From 14 January 2022, employers and self-employed persons are no longer required to notify WorkSafe if they become aware on or after that date of a confirmed COVID-19 diagnosis attending the workplace, even if the attendance was before that date.
If, before 14 January 2022, they became aware of a confirmed COVID-19 diagnosis attending the workplace, please notify WorkSafe by contacting WorkSafe Advisory.
Employers and self-employed persons must also continue to notify WorkSafe immediately after becoming aware that a notifiable incident has occurred.
An obligation to notify
Under the Occupational Health and Safety Act 2004 (OHS Act), employers and self-employed persons must notify WorkSafe immediately after becoming aware a notifiable incident has occurred. Failure to report an incident to WorkSafe is an offence and may result in prosecution.
You must report incidents resulting in
- death of a person
- a person needing medical treatment within 48 hours of being exposed to a substance
- a person needing immediate treatment as an in-patient in a hospital
- a person needing immediate medical treatment for one of the following injuries: amputation, serious head injury or serious eye injury, removal of skin (example: de-gloving, scalping), electric shock, spinal injury, loss of a bodily function, serious lacerations (example: requiring stitching or other medical treatment)
Medical treatment means treatment by a person registered under the Health Practitioner Regulation National Law to practice in the medical or nursing or midwifery profession (doctor, nurse, midwife etc.).
You must also report the following incidents if they expose a person in the immediate vicinity to an immediate risk to the person's health and safety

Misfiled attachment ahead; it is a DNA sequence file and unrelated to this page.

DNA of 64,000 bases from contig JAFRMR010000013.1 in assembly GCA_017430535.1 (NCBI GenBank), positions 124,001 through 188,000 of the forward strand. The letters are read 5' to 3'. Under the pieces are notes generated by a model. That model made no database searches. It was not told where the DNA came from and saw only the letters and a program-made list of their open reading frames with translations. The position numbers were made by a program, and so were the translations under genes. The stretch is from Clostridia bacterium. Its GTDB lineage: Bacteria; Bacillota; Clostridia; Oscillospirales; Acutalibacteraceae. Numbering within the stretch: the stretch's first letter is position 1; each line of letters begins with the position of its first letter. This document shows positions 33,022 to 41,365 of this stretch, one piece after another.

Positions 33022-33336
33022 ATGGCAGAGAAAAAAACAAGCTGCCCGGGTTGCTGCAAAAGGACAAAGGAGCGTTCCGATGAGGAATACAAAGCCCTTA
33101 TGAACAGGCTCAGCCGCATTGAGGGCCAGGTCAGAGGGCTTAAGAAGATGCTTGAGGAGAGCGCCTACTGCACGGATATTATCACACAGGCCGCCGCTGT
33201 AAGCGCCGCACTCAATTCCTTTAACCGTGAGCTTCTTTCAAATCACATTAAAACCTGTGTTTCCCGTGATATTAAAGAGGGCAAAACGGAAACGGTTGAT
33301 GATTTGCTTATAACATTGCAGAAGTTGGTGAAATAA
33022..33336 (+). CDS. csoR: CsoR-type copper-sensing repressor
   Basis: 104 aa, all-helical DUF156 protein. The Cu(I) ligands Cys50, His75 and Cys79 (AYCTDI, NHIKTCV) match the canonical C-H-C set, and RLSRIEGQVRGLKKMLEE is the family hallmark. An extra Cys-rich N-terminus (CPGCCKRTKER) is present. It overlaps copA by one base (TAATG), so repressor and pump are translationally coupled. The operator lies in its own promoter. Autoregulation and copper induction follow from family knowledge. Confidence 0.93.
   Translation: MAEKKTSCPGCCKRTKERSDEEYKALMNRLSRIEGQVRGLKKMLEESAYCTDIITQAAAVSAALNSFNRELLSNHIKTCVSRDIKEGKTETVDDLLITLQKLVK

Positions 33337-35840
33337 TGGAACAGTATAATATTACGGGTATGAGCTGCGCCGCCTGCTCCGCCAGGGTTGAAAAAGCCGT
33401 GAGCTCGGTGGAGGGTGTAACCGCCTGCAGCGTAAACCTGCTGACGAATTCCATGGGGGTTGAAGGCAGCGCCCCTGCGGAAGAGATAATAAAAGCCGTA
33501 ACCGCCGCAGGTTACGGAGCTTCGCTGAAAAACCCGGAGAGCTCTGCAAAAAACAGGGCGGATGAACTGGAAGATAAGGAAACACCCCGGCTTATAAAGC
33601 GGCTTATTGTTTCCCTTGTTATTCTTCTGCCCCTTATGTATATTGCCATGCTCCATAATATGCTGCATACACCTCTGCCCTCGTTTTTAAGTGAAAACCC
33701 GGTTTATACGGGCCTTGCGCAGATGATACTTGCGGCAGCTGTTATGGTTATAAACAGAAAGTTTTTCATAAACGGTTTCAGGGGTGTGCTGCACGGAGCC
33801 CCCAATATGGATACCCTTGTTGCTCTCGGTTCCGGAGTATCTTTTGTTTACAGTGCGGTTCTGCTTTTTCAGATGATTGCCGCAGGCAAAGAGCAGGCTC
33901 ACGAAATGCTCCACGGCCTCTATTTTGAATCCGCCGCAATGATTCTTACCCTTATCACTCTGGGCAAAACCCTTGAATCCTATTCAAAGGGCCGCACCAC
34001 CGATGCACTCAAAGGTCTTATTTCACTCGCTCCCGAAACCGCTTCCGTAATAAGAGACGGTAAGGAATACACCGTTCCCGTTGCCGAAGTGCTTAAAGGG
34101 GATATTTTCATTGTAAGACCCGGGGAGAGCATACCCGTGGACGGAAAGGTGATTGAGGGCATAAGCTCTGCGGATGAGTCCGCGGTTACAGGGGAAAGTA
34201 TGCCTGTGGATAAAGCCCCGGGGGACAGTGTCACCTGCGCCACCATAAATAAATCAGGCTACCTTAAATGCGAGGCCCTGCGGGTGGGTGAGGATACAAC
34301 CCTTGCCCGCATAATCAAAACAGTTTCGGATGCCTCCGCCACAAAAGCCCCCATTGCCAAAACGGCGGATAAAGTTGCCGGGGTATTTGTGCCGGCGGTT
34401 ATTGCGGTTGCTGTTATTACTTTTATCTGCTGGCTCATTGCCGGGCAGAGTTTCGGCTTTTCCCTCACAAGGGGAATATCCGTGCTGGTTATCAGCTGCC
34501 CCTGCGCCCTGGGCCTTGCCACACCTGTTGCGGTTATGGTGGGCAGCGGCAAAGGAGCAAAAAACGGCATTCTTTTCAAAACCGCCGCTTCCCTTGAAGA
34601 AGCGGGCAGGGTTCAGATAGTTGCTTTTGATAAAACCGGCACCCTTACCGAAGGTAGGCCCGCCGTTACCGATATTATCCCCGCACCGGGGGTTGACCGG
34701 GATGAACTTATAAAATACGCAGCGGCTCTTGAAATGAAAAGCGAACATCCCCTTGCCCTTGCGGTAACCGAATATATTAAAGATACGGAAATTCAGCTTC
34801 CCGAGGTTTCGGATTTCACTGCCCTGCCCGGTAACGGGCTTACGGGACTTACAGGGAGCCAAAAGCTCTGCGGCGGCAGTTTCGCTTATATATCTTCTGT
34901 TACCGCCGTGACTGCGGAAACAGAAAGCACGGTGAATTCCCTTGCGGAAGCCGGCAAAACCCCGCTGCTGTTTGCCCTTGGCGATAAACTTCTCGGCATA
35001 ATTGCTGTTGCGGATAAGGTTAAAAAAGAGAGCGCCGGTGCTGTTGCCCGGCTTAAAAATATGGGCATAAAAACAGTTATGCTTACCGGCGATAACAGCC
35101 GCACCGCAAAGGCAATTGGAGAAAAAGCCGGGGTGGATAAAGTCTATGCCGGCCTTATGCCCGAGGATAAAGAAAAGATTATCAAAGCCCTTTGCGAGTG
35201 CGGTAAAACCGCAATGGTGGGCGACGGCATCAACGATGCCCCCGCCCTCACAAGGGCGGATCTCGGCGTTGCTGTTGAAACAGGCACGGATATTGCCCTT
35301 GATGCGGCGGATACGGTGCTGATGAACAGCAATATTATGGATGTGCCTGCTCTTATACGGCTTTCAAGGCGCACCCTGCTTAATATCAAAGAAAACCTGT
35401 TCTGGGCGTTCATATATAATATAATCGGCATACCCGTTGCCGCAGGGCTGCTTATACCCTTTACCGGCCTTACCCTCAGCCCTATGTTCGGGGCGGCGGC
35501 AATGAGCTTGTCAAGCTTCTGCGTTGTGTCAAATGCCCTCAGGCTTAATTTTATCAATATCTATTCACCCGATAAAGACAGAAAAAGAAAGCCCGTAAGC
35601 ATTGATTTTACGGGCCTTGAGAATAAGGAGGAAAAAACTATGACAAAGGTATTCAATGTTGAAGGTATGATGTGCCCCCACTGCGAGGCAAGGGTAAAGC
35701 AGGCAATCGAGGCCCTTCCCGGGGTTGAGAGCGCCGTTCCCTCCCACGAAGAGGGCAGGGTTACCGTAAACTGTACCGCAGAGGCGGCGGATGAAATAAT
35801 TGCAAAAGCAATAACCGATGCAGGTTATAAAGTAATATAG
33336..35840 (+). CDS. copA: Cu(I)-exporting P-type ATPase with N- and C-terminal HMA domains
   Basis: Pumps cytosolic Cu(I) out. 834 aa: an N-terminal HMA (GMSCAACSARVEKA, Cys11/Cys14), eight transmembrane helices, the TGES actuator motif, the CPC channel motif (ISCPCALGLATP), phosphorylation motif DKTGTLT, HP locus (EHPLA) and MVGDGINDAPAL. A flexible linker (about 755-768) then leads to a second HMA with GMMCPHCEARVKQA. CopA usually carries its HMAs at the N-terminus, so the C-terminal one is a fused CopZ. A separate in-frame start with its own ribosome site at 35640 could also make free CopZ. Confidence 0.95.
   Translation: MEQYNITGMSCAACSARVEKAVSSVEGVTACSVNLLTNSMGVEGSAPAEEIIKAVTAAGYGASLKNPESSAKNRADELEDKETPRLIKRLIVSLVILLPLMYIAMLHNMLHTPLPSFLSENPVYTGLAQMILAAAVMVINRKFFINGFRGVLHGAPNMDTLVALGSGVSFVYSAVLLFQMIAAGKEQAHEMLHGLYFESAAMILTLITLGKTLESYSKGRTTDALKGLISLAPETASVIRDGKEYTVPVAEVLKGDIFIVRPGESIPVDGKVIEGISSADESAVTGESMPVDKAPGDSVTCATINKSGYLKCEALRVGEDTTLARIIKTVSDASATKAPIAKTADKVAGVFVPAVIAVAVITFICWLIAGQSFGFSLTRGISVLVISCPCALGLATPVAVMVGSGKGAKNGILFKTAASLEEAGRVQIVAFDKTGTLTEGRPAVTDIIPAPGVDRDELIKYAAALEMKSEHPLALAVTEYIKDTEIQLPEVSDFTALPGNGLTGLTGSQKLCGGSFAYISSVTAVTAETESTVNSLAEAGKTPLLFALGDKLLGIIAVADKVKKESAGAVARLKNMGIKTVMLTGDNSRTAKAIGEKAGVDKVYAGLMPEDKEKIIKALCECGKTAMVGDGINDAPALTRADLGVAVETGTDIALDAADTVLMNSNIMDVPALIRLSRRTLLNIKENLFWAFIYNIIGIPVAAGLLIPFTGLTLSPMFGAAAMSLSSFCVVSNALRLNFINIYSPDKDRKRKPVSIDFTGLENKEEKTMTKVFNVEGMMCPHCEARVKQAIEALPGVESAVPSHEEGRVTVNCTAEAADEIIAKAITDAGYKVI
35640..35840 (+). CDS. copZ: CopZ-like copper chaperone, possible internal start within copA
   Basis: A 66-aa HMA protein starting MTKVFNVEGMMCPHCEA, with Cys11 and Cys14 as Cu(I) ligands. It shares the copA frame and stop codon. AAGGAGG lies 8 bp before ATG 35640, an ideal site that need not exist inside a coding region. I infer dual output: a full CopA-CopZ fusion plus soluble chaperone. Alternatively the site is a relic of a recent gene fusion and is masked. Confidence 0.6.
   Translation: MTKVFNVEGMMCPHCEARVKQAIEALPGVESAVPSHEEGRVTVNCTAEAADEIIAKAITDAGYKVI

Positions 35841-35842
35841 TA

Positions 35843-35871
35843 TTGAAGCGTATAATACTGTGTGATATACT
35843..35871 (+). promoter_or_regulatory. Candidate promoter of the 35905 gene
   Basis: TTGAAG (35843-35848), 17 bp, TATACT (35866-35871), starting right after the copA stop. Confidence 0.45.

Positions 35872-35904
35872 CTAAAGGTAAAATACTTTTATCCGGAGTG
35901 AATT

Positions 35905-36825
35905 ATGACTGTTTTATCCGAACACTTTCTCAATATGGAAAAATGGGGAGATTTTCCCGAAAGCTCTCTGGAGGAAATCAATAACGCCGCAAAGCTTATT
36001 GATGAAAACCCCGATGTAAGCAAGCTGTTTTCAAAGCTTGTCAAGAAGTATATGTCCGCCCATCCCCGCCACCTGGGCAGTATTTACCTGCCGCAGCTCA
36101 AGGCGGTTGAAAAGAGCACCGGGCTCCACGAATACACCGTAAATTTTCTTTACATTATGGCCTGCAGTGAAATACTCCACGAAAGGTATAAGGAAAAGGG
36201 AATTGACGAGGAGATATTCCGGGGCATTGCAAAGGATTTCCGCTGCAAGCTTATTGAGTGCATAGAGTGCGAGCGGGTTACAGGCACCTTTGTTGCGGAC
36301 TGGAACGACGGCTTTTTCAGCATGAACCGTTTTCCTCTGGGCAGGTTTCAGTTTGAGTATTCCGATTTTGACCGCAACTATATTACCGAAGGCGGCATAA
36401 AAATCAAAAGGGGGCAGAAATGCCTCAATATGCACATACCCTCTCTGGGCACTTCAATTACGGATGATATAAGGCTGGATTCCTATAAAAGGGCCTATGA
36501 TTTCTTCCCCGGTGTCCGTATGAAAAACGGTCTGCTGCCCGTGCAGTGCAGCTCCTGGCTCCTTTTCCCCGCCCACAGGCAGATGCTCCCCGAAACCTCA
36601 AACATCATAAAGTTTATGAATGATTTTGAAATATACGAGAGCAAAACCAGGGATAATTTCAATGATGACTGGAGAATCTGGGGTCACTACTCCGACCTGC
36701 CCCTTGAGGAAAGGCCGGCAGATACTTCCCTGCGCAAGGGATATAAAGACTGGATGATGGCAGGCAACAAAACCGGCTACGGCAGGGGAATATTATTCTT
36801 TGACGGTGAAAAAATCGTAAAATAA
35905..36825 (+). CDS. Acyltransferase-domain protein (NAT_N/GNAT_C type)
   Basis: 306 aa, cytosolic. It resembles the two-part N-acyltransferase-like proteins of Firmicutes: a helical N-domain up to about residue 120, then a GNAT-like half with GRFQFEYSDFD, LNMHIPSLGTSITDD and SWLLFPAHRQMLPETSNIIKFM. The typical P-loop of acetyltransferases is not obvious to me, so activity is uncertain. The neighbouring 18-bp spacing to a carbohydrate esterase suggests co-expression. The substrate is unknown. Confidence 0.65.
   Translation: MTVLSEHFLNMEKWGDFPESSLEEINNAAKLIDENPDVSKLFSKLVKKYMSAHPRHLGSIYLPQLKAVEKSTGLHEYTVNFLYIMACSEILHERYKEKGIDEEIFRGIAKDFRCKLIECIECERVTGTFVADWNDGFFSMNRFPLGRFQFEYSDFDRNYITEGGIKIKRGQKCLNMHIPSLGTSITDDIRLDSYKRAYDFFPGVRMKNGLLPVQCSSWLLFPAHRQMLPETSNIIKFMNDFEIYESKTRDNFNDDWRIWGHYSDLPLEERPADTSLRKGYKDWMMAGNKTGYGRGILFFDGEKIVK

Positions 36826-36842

- registered or licensed plant collapsing, overturning, failing, malfunctioning or damage to the plant
- collapse or failure of an excavation, or shoring supporting an excavation
- collapse or partial collapse of a building or structure
- implosion, explosion or fire
- escape, spillage or leakage of any substance including dangerous goods
- the fall or release from a height of any plant, substance or object
- in relation to a mine the
- overturning or collapse of any plant
- inrush of water, mud or gas
- interruption of the main ventilation system
Dangerous goods incidents
Under the Dangerous Goods Act 1985 all accidents involving dangerous goods must be reported to the nearest fire authority or police station, including:
This does not apply to prescribed dangerous goods or prescribed quantities of dangerous goods.
Under the Dangerous Goods (Explosives) Interim Regulations 2021 the following must be reported:
- incidents relating to explosives involved in explosions, fire or other incidents causing:
- injury to any person or immediate risk to their health or safety
- property damage
- theft or loss of explosives, break in or attempted break in
Still unsure if you need to report an incident - call us on 13 23 60.